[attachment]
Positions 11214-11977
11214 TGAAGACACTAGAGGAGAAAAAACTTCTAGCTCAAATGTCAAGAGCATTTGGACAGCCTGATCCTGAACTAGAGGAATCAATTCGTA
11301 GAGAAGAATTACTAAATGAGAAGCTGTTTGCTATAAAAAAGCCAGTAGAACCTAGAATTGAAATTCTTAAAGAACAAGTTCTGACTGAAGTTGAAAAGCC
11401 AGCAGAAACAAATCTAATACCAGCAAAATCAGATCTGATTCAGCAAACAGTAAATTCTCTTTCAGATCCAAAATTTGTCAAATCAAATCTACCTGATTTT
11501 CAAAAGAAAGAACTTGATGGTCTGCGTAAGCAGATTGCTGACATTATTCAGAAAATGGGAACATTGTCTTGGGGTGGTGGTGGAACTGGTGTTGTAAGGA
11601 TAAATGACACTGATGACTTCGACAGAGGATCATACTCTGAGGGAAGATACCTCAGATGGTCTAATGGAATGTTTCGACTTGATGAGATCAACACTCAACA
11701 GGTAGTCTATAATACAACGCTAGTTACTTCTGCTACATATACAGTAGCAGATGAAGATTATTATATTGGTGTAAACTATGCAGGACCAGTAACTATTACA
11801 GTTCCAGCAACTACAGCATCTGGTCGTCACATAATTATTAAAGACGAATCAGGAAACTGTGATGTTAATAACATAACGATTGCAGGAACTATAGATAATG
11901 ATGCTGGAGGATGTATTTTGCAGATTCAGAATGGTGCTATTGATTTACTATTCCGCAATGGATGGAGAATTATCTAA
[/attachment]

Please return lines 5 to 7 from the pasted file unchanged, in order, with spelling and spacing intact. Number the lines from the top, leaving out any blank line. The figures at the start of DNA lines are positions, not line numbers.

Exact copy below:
11501 CAAAAGAAAGAACTTGATGGTCTGCGTAAGCAGATTGCTGACATTATTCAGAAAATGGGAACATTGTCTTGGGGTGGTGGTGGAACTGGTGTTGTAAGGA
11601 TAAATGACACTGATGACTTCGACAGAGGATCATACTCTGAGGGAAGATACCTCAGATGGTCTAATGGAATGTTTCGACTTGATGAGATCAACACTCAACA
11701 GGTAGTCTATAATACAACGCTAGTTACTTCTGCTACATATACAGTAGCAGATGAAGATTATTATATTGGTGTAAACTATGCAGGACCAGTAACTATTACA